And that’s why Picross puzzles make for a genius stand-in, as a game mechanic: it’s a literal example of the same process. The puzzles give you a grid and a set of numbers telling you how many of the squares need to be filled in, and whether there are any gaps between them. Slowly by surely, you use logic to fill in squares and mark out gaps in some lines, which gives you a rough outline, which you can then use to get a more defined picture in other lines, and so on, a feedback loop based on all of the random data you’re presented at the start.

There are other ways the game’s systems line up with detective stories, too. For example, you find the evidence puzzles by doing sweeps of the crime scene visually, with a sensor indicating whether you’re close. And 100% completion of the game relies on finding every clue. So thoroughness is rewarded, and the easiest way to ensure that thoroughness is developing a systematic, comprehensive search of each scene, and being sure to check those scenes regularly to see if new context has made any new clues stand out. It might sound exhausting, but the developers did a good job of balancing things, so no one scene is too overwhelming in size, and there are also additional UI tells you come to expect to let you know when you’re done with a region. Once again, being able to observe the small details as a detective would is a plus.

There are other nice things about combining the two styles of games, too. Tying the puzzles to a story progression allows for a nice sense of forward progress that some purer Picross games lack. Sometimes, when playing the latter, I’ll find myself zoning out and just doing puzzle after puzzle, even when I’m no longer in the mood to keep playing them, just because the end of one puzzle and the start of the next can just bleed into each other, one endless string of filling out rows and columns. I never had that in Murder By Numbers, as there’s a pretty clear ebb and flow to the scenes that makes it clear when you can take a break and come back later.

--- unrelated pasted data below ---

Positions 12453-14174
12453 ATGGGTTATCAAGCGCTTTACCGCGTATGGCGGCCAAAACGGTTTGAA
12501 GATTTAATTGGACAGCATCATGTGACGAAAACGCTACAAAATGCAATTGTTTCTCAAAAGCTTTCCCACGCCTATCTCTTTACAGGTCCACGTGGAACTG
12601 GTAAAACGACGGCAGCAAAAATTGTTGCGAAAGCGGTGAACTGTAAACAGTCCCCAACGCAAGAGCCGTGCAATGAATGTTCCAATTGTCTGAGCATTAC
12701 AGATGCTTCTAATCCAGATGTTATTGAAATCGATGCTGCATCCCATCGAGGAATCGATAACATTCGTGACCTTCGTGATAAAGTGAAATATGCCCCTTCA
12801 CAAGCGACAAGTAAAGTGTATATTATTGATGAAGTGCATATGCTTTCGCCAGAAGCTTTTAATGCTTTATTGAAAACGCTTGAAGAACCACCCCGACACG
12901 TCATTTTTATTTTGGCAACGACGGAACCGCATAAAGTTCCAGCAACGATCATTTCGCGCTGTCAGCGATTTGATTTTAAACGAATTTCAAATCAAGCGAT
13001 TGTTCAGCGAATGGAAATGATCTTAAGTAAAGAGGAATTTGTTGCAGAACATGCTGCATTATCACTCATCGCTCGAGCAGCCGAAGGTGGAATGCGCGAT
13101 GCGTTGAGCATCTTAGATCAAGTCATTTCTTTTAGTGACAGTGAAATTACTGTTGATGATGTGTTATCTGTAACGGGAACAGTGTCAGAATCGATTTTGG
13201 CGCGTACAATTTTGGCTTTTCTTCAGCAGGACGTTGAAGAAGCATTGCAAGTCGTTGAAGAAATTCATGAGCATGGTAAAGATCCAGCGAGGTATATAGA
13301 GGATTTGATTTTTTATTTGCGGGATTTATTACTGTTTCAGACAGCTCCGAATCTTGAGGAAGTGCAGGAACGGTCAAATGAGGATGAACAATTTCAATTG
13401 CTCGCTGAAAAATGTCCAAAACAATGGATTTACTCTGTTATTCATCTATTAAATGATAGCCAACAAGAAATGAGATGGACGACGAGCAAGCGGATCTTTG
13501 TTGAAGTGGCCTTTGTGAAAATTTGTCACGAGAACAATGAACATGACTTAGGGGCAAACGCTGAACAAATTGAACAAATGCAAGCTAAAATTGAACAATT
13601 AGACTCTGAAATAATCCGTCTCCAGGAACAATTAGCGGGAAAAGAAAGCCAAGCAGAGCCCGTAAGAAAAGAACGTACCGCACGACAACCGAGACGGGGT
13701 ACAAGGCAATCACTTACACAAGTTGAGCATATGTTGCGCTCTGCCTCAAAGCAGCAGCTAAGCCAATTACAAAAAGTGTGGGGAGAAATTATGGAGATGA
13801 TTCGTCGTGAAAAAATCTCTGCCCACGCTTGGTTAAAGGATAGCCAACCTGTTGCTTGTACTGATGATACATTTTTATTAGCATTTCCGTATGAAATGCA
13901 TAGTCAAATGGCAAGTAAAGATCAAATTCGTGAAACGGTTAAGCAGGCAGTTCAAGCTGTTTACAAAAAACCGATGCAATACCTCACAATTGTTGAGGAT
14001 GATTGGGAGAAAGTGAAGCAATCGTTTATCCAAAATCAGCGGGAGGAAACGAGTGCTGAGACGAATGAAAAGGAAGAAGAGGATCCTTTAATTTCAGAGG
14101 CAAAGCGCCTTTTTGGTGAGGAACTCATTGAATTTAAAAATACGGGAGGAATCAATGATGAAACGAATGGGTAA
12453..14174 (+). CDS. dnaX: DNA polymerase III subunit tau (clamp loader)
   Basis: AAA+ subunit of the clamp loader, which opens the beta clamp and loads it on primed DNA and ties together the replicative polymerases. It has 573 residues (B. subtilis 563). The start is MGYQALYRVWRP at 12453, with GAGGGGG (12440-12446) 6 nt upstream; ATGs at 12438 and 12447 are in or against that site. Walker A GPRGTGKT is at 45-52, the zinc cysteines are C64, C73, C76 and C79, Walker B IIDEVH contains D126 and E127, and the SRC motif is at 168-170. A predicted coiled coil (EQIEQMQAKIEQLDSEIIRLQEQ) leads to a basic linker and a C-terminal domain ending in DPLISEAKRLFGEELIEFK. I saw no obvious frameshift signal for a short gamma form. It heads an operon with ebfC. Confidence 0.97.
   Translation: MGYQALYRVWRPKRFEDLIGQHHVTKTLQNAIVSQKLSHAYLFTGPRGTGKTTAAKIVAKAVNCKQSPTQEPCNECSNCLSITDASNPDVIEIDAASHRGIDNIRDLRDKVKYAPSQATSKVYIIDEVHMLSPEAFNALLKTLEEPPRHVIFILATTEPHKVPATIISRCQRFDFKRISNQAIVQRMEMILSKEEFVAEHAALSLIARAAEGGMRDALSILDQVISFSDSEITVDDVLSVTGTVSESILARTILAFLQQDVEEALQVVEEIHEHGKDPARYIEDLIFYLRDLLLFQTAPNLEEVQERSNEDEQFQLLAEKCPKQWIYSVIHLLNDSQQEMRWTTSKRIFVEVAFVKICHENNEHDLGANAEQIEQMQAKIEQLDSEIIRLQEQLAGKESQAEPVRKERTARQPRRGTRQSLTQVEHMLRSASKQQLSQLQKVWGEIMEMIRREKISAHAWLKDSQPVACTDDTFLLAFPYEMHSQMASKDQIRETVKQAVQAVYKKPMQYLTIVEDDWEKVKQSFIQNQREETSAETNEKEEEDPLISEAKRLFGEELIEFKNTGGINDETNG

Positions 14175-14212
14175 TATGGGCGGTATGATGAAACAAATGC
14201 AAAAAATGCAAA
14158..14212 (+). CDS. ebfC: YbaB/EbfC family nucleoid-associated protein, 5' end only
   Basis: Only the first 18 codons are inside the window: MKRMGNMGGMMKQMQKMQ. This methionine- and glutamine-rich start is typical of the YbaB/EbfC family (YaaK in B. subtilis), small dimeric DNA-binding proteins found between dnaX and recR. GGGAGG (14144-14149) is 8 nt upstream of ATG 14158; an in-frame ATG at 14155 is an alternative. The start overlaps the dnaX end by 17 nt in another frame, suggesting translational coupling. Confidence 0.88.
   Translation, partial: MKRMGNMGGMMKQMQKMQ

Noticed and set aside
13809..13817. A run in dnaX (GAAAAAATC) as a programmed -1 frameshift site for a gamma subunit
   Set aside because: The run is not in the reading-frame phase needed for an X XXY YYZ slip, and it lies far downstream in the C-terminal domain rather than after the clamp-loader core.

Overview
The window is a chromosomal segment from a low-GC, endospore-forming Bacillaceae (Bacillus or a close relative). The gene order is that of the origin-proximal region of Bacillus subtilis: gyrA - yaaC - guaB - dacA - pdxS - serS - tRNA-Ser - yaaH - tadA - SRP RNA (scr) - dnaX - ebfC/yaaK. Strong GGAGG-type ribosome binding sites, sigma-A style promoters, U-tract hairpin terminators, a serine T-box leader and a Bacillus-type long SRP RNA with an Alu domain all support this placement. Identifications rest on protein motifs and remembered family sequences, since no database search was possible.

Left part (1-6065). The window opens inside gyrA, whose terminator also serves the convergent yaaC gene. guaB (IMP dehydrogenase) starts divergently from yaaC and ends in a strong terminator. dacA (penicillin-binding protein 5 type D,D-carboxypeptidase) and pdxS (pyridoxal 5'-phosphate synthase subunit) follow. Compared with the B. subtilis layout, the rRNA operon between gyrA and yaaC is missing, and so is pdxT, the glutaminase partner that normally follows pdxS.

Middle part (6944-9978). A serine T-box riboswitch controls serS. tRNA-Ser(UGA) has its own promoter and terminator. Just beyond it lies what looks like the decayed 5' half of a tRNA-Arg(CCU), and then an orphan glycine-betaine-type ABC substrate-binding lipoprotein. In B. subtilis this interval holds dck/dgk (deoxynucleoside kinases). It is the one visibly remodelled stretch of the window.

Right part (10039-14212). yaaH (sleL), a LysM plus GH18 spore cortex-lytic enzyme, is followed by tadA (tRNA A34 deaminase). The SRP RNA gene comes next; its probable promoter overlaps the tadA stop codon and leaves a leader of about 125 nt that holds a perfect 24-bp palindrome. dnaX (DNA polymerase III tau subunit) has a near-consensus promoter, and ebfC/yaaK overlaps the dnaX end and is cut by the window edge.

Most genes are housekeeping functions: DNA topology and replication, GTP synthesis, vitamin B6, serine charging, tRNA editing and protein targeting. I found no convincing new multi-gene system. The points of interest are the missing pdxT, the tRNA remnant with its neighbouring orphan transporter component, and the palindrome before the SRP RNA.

It also helps that the non-Picross half of the game is a good, pulpy whodunit mystery serial of a visual novel that can stand on its own. The setup is simple: S.C.O.U.T. is a robot who wakes up in a Hollywood dump with no memories. He seeks out Honor, co-star of a popular network murder mystery series, thinking she’s a real detective who can help him rather than an actor. But the pair suddenly ends up being forced into solving real murder mysteries when Honor’s showrunner inexplicably fires her and immediately turns up dead.

The game is pretty clearly modeled after the type of show Honor stars in, subdivived into four episodes where the duo of new partners show up at places just after some murder has taken place and deciding to find clues and question suspects to piece together what happened (as well as find a few other clues pointing to a larger overall mystery). I don’t know that it will win over non-fans of the genre, but if you like this type of story, Murder By Numbers knows what it’s doing and executes the style well.

It helps that the character design and art direction are both pretty strong as well, with a distinctive cartoon style and a nice blend of archetypes and characters quirks for the former, and a period 1990s aesthetic that’s apparent yet tastefully understated for the latter. The music also leans into that era, with a smooth jazz-inspired soundtrack that’s a little cheesy, but I still appreciated it (especially in the context of soundtracks for other Picross games or similar titles, which often get repetitive much quicker than this one).

In all, I thoroughly enjoyed my time with Murder By Numbers. The game ends on a sequel hook, and its genre and episodic format would make it well suited to more entries, so I would be excited to see this become a recurring series. It’s certainly a bright spot amongst the sea of Picross video games out there, and worth checking out.